Tyrone Birkett / Emancipation – Postmodern Spirituals: The Promised Land

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Title: Postmodern Spirituals: The Promised Land

Artist: Tyrone Birkett / Emancipation

Label: Araminta Music

Formats: CD, MP3

Release date: March 25, 2014

 

Saxophonist Tyrone Birkett, a veteran performer with roots in the sanctuaries of the black church and ‘70s soul-jazz, presents his concept of the postmodern spiritual—a retelling of the Negro freedom song for contemporary audiences featuring his band Emancipation.  Inspired by musicians ranging from John Coltrane and Miles Davis to Hall Johnson, Mahalia Jackson and Coleridge-Taylor Perkinson, Birkett creates an innovative collage—complex in its execution yet readily accessible.  The soulful vocals of Paula Ralph-Birkett unify the eight tracks as they programmatically trace African American history.

Setting the stage is the epic eight-minute opening track, “The Departure,” followed by “The Struggle,” together representing a declaration of freedom and the push to overcome obstacles.  Both share similar melodic themes and were drawn from Birkett’s longer composition, “The Seven Star Suite” (a third song from the suite, “Freedom Dreaming” is also included). The title track, “The Postmodern Spiritual,” is a song “to help us stand up tall when our backs are against the wall” and employs spoken poetry in the mid-section, conveying Birkett’s concept of “freedom music for the 21st century” combining “the fervor of the spiritual and freedom of improvisation.”  On “Motherless Child (Revisited),” Paula stretches her significant vocal range as the spiritual morphs from a slow dirge to a funk driven celebration signaling the transformation from despair to hope.  Following is an excerpt of the song from a live performance at WNYC/Greene Space:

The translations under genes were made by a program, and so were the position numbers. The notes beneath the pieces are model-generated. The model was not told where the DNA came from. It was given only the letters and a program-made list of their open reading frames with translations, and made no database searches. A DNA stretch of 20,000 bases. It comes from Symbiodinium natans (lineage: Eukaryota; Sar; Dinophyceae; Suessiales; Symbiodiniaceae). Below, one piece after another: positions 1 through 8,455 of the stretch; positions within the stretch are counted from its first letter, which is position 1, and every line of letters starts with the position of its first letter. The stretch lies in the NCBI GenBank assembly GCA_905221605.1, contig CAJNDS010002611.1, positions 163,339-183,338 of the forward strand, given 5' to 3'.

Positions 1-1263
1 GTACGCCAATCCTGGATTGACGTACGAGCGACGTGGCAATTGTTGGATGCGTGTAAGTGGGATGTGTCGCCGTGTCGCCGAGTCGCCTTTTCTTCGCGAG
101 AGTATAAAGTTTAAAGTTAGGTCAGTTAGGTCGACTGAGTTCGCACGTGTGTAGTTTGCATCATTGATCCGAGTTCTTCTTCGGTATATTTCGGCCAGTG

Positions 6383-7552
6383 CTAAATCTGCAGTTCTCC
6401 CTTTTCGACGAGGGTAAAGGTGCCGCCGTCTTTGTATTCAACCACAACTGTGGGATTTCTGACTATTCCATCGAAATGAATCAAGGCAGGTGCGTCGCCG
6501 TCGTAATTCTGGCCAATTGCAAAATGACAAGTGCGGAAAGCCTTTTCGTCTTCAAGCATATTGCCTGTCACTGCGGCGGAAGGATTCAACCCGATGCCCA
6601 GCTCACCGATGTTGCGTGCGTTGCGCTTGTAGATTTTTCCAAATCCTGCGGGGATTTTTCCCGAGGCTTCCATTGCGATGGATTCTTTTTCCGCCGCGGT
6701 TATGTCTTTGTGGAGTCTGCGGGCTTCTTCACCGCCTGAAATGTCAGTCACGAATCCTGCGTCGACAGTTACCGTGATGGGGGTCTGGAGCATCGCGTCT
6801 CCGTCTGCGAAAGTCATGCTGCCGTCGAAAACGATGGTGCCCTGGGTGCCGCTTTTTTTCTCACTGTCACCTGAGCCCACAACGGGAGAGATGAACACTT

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Other highlights include “Deep River,” an instrumental version inspired by the great composer/arranger Moses Hogan, and the contemplative closing song “The Promise,” which Birkett describes as God’s answer to requests for strength, a way to freedom, and justice.

Though Birkett may not be a familiar name in jazz circles, this album is highly recommended for its excellent musicianship, creative compositions, and thematic material.  This is soul-jazz, gospel-jazz, and contemporary jazz in a harmonious bounty of spirituality and empowerment.

Reviewed by Brenda Nelson-Strauss